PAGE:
11. Mr Haszko, you are being cynical and a bit naive. Rep. Saveillo is looking for facts not emotion. That is what representatives of the people do. They gather facts, report to constituents, and make decisions based on the wishes of the people and the facts that are gathered. If you actually read Rep. Saviello's testimony, and read the Draft EIS, you would realize that he is not a big fan, for the same reasons you state, but he needs more information to make an informed decision.

    My response below (part of a three page document), as written in my public comment:

    1. As a retired Air Force Lt. Colonel, squadron commander, F-15E Instructor Pilot, and Wing Flight Safety Officer, I am appalled at the lack of integrity with which the DEIS was prepared and embarrassed by the lack of quality and content within the DEIS.

    2. The DEIS (Draft Environmental Impact Statement) put forth by the ANG is wholly inadequate and fails to prove “No Significant Impact” in numerous areas of concern. The Draft Environmental Impact Statement is merely that, a statement, not a study. Studies contain relevant, quantifiable, and current data. The DEIS does not. It is a pre-foregone conclusion supported by misleading statements and incomplete data. I will support this assertion by giving several examples, and only a sample of the plethora of incongruent facts and conclusions contained in the DEIS. The DEIS does not meet criteria to prove there would be no significant impact in the majority of the areas of concern.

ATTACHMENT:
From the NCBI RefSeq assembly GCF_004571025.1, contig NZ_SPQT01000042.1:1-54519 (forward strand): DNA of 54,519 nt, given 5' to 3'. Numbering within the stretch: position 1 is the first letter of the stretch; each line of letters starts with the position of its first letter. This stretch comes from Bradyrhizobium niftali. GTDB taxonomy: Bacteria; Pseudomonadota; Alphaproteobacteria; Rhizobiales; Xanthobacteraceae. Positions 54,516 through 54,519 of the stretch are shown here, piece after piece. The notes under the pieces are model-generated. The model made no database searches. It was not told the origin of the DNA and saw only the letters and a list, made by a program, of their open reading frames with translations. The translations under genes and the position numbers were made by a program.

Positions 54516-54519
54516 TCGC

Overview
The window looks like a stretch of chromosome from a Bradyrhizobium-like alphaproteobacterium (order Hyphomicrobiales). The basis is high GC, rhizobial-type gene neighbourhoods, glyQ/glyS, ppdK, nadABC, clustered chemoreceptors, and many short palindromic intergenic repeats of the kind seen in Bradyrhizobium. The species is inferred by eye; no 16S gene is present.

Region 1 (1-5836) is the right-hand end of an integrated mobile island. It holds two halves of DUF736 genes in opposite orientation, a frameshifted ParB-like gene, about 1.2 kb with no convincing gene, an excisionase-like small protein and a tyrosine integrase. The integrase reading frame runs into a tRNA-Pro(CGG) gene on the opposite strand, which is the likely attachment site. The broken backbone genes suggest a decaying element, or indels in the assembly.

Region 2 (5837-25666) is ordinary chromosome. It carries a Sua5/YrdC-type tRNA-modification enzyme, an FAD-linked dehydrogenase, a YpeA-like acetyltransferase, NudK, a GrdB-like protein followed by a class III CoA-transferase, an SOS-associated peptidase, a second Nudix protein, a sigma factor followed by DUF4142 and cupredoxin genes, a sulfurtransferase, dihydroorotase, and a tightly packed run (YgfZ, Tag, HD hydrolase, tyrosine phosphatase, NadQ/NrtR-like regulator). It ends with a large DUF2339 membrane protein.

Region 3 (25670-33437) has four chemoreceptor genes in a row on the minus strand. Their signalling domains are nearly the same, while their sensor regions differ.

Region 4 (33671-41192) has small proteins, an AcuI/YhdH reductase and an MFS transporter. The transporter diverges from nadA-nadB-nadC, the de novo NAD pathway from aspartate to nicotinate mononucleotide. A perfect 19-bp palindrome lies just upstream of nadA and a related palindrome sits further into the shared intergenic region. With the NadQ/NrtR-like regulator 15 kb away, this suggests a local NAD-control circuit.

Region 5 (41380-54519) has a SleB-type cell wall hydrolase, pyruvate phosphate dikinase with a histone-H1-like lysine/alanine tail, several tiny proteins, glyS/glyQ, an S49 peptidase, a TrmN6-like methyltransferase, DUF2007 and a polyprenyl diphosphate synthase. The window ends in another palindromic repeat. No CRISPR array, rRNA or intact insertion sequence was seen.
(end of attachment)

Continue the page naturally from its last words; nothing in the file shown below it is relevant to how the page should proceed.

12. If the ANG has their way private aviation will not be safe in the CONDOR air space, period!! If the military training requirements cannot be satisfied anywhere else (not shown to be the case) then the simple solution is for the ANG to tell us the simple truth. They must state categorically that private aircraft flying above or below 7000′ MSL will have no adequate warning of high speed aircraft operating in that air space. There is no mechanism in place that will guarantee all private aviation full or even partial disclosure of military operations in the Condor air space. Flying low performance aircraft in the CONDOR airspace under these conditions is tantamount to committing suicide.

    Based on these realities, and just these realities alone, one can quickly come to a conclusion about how safe 4 season private aviation will be in our area. As a retired veteran of 30 years and 30 days service in the USAF, and a private pilot, I will not fly under such conditions.